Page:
Slaughter methods in food production can be uneasy to watch, to read about or even think about. However, farmers and ranchers must follow The Humane Slaughter Act, which became law in 1958. The act requires that animals are completely sedated and insensible to pain before slaughter. The methods of sedation may differ depending on the size of the animal. To ensure farmers and ranchers are complying with The Humane Slaughter Act, veterinarians are assigned to routinely monitor specific districts for slaughter and handling procedures. Components of the Farm Bill, signed into law in 2002, also requires that a compliance report is submitted by farmers and ranchers annually.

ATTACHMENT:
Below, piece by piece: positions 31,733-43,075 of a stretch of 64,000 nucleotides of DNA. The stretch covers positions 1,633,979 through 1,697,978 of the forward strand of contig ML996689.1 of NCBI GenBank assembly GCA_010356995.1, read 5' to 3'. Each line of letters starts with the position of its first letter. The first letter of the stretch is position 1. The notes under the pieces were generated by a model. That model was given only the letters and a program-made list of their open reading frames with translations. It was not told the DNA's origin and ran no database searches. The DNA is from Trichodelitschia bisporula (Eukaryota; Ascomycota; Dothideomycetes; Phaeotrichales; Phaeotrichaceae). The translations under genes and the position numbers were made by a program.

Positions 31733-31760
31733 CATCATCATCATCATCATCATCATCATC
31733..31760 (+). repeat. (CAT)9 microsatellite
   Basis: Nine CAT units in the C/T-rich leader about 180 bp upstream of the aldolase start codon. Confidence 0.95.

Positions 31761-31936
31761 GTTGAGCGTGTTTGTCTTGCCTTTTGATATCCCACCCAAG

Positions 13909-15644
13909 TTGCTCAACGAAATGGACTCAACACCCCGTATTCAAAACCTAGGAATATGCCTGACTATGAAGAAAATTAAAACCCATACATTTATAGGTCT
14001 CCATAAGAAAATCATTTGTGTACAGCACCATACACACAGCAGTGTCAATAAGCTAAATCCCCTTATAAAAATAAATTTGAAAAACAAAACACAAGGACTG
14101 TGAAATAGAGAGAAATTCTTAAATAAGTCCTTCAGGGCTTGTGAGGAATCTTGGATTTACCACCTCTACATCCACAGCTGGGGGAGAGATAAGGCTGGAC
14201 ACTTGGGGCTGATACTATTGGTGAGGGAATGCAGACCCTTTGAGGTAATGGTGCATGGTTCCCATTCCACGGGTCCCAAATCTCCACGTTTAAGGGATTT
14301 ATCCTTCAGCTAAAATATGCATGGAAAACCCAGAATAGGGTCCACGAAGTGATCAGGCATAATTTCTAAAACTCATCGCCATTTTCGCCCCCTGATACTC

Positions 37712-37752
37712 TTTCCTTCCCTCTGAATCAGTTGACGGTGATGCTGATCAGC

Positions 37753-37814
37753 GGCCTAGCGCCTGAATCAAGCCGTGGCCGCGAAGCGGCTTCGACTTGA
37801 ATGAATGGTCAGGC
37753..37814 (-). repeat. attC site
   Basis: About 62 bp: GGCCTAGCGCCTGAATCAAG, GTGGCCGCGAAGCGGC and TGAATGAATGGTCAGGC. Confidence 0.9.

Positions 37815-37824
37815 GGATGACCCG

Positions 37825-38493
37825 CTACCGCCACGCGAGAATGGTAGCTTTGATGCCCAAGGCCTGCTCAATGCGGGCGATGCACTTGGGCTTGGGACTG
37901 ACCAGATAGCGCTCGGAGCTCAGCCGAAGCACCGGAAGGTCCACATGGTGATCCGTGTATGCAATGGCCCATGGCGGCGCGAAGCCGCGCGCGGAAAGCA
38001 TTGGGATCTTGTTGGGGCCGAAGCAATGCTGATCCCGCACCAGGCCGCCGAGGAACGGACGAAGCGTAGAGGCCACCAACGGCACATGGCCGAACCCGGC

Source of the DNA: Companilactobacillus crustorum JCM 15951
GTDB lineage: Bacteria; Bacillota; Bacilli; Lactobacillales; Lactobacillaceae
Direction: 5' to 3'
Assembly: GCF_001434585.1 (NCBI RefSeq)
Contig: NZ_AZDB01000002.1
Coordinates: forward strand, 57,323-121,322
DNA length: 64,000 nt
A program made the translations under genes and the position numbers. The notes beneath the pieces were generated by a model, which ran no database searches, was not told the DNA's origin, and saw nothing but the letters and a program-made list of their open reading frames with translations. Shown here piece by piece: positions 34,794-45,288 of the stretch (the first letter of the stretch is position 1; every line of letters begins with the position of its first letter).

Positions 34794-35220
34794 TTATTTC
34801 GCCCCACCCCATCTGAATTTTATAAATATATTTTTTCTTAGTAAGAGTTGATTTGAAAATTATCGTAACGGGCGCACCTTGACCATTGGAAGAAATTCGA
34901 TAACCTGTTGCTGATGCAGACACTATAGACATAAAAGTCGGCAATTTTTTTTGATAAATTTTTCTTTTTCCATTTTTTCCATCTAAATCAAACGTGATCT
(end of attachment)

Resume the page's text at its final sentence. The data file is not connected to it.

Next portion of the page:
In addition, the agriculture community is making important strides with new methods – like progressive slaughter plants – to ensure slaughter is painless. Many farmers and ranchers work with Temple Grandin, animal welfare advocate and professor of Animal Science at Colorado State University, who designs livestock handling facilities that use devices to hold animals in comfortable, upright positions.